Enhancing self-sufficiency among vulnerable people: An evaluative study on the perspectives of professionals on the implementation of the Learning Trajectories in the Dutch municipalities De Bilt, the Utrechtse Heuvelrug, Zeist and Noord-Limburg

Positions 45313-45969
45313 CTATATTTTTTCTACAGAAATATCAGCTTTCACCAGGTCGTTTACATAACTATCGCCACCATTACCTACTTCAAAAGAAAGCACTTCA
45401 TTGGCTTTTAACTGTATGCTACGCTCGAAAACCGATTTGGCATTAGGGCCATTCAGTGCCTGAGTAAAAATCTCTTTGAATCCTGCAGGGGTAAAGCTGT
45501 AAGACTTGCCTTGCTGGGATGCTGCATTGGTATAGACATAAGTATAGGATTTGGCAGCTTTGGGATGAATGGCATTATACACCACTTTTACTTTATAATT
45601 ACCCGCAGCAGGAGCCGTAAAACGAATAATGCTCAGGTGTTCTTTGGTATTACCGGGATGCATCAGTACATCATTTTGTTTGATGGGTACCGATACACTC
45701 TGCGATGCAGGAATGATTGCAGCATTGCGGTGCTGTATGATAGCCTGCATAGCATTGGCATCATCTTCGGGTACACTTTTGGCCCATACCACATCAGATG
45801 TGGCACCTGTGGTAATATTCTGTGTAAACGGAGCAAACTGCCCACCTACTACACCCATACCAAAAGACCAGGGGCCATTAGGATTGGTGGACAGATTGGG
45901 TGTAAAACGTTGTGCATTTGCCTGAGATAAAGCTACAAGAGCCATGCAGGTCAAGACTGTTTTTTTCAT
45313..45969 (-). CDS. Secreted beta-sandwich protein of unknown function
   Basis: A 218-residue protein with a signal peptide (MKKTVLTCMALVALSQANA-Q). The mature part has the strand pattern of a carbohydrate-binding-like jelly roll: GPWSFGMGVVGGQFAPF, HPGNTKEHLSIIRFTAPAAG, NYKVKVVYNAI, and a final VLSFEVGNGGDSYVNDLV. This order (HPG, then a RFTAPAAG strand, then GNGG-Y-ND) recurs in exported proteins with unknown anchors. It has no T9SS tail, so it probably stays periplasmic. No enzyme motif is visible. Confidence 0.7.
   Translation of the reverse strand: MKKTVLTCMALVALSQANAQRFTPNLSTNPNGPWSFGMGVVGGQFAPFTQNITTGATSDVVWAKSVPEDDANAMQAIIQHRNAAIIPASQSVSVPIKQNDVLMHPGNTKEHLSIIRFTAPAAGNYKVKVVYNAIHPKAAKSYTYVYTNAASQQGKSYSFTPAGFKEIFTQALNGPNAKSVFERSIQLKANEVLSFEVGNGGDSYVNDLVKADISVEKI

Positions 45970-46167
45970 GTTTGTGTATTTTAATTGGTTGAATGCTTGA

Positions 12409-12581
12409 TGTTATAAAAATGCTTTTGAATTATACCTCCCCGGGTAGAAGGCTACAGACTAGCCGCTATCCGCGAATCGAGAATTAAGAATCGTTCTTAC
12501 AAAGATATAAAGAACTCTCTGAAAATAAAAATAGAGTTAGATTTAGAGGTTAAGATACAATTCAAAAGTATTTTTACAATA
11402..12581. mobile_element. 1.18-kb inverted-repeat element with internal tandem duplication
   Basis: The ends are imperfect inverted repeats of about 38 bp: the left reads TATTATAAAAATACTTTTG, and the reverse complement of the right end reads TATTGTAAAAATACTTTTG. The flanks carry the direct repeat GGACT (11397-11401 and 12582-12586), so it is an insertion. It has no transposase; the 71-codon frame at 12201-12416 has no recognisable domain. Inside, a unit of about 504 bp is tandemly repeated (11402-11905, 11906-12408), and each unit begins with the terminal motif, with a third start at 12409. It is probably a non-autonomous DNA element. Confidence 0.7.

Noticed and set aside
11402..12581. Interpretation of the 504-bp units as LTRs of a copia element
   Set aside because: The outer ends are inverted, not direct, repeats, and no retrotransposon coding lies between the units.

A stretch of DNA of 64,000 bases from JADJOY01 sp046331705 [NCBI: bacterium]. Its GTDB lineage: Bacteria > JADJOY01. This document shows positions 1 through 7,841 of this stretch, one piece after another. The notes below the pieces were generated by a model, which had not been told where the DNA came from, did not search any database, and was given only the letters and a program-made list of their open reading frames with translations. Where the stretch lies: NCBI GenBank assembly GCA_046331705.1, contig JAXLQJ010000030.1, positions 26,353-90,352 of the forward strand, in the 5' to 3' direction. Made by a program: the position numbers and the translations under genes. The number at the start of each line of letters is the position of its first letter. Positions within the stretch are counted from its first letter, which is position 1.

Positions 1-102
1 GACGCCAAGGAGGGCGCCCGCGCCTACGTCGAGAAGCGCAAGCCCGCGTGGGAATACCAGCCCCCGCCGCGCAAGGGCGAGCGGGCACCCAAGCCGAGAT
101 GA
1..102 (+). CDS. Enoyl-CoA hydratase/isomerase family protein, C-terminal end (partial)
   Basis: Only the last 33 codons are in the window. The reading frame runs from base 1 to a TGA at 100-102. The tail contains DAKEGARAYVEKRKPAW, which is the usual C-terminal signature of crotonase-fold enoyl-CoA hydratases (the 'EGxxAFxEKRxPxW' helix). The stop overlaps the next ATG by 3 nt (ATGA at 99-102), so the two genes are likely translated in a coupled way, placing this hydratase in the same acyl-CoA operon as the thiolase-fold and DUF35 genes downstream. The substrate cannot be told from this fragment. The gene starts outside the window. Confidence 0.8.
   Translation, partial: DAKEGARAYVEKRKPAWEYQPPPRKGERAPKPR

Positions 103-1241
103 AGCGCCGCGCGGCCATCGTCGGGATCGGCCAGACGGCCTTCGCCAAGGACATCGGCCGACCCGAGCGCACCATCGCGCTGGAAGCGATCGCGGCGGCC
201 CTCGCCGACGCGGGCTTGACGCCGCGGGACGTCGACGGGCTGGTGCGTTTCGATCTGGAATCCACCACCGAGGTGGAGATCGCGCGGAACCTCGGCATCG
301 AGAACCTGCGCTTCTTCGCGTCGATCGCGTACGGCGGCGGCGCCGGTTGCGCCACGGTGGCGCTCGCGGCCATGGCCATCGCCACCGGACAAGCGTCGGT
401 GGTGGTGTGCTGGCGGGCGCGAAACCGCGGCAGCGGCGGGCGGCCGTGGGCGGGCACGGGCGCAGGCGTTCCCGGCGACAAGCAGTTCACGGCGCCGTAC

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In the Netherlands, numbers of non-self-sufficient vulnerable people showing confused behavior are increasing. Simultaneously, it becomes clear that providing adequate professional support for this group is challenging. In the period 2029-2021, K2 initiated the ‘Learning Trajectories’, aimed to provide knowledge and skills to professionals to improve support to vulnerable people in becoming self-sufficient. This study evaluated the extent to which the Learning Trajectories in De Bilt, the Utrechtse Heuvelrug, Zeist and Noord-Limburg succeed in accomplishing this. Influence of the Learning Trajectories was examined directly on the attitudes, social norms, perceived behaviors and indirectly on the intentions of professionals to provide the needed support. Furthermore, the role of bureaucratic and organizational environments on the application of the intentions was investigated. A qualitative research design was handled. Between mid-April and half of May 2021, fifteen semi-structured interviews were conducted with professionals that participated in the Learning Trajectories. Findings show the Learning Trajectories positively changed attitudes, perceived behavioral and intentions of professionals to provide support related to decreasing stress of vulnerable people, working integrally with other professionals and providing tailor-made support to the client. Social norms and intentions towards establishing a meaningful professional-client relationship were not influenced, as the Learning Trajectories did not focus on these factors. Bureaucratic and organizational environments hinder providing adequate support. In conclusion, the Learning Trajectories are effective in improving professional support to vulnerable people in becoming self-sufficient. Presentations, peer mentors , actors and casuistry meetings enhanced knowledge and skills, thereby increasing intentions towards adequate support. Determining the effective elements provides insights for similar interventions. Ultimately, this will improve professional support. However, effectiveness is hindered by bureaucratic and organizational environments. Future research is necessary on this relationship. In addition, more focus should be on establishing a meaningful professional-client relationship and social norms.